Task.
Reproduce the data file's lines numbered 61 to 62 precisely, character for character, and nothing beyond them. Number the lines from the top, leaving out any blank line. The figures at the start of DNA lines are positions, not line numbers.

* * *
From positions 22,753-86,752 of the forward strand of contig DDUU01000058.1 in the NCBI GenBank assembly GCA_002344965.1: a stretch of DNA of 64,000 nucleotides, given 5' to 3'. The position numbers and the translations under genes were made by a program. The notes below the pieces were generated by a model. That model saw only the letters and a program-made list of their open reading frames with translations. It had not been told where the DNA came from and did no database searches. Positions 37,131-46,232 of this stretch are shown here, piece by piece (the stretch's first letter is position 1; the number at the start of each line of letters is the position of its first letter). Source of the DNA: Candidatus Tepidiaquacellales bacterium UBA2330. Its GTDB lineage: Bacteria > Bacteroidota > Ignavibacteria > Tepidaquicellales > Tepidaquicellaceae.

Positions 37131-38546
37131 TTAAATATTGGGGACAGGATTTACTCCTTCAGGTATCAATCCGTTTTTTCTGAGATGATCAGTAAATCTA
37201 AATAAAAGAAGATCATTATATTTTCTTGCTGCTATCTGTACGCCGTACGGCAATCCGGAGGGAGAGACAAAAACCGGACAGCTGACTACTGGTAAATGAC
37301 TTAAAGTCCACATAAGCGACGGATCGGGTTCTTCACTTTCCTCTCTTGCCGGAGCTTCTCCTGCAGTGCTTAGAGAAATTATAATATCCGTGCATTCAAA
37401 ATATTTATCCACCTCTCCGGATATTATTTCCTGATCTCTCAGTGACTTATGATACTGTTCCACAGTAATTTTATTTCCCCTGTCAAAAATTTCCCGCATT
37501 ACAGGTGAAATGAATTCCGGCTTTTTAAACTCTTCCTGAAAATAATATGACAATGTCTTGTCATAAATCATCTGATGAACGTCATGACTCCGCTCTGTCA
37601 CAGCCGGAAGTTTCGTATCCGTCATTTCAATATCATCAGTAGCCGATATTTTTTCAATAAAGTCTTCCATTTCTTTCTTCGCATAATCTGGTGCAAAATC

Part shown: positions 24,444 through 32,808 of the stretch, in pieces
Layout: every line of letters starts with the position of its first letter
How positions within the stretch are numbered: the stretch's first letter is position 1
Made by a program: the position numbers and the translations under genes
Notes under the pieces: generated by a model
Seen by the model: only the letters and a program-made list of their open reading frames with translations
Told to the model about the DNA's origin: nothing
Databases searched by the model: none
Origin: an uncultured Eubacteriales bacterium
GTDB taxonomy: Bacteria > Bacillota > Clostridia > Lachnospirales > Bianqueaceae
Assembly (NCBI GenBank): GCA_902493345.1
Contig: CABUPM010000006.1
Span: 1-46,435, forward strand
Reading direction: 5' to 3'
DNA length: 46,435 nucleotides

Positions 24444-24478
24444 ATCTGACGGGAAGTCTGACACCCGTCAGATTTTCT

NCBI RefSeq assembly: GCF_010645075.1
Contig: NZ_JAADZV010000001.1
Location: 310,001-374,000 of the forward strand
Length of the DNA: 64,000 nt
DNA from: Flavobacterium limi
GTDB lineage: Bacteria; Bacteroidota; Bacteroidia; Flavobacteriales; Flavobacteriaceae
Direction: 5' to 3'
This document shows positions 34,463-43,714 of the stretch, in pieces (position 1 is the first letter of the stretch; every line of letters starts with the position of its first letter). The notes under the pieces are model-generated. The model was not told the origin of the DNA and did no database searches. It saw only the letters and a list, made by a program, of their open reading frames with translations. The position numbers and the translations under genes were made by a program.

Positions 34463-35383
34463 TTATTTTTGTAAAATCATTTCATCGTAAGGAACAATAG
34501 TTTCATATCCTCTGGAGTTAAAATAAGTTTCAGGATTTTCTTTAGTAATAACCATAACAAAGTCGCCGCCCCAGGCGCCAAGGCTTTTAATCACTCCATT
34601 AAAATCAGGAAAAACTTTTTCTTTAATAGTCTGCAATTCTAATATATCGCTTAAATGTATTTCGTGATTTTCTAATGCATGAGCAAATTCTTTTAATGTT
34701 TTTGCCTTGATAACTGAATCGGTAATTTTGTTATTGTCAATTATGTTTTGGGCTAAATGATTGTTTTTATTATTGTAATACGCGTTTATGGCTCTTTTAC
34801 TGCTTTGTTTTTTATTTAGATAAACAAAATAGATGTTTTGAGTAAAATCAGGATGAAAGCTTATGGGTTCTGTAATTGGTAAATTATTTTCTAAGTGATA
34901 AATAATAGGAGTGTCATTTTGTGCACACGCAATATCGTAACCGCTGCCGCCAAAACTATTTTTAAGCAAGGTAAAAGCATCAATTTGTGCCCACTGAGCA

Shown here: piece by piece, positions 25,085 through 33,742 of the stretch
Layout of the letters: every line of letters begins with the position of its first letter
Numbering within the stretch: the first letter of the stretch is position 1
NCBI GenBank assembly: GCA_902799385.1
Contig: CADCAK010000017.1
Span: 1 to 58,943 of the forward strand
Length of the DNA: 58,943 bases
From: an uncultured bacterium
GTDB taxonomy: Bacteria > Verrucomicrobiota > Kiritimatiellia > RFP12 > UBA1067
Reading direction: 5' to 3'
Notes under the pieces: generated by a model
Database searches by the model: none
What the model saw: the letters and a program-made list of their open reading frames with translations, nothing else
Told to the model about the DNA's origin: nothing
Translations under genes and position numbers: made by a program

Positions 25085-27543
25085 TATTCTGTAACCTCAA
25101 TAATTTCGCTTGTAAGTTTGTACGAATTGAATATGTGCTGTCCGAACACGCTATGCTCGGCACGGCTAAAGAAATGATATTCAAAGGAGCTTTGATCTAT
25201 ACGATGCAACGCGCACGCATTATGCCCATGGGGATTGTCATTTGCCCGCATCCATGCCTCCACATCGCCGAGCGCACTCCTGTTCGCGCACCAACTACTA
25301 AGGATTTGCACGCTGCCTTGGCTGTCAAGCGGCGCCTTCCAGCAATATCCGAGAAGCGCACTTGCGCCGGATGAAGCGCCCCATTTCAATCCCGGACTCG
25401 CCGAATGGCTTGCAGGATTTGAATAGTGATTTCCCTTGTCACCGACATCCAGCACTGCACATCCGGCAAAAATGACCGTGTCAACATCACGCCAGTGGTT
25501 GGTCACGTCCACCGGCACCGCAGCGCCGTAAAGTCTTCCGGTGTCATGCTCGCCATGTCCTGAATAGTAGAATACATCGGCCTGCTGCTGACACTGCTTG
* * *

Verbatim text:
25401 CCGAATGGCTTGCAGGATTTGAATAGTGATTTCCCTTGTCACCGACATCCAGCACTGCACATCCGGCAAAAATGACCGTGTCAACATCACGCCAGTGGTT
25501 GGTCACGTCCACCGGCACCGCAGCGCCGTAAAGTCTTCCGGTGTCATGCTCGCCATGTCCTGAATAGTAGAATACATCGGCCTGCTGCTGACACTGCTTG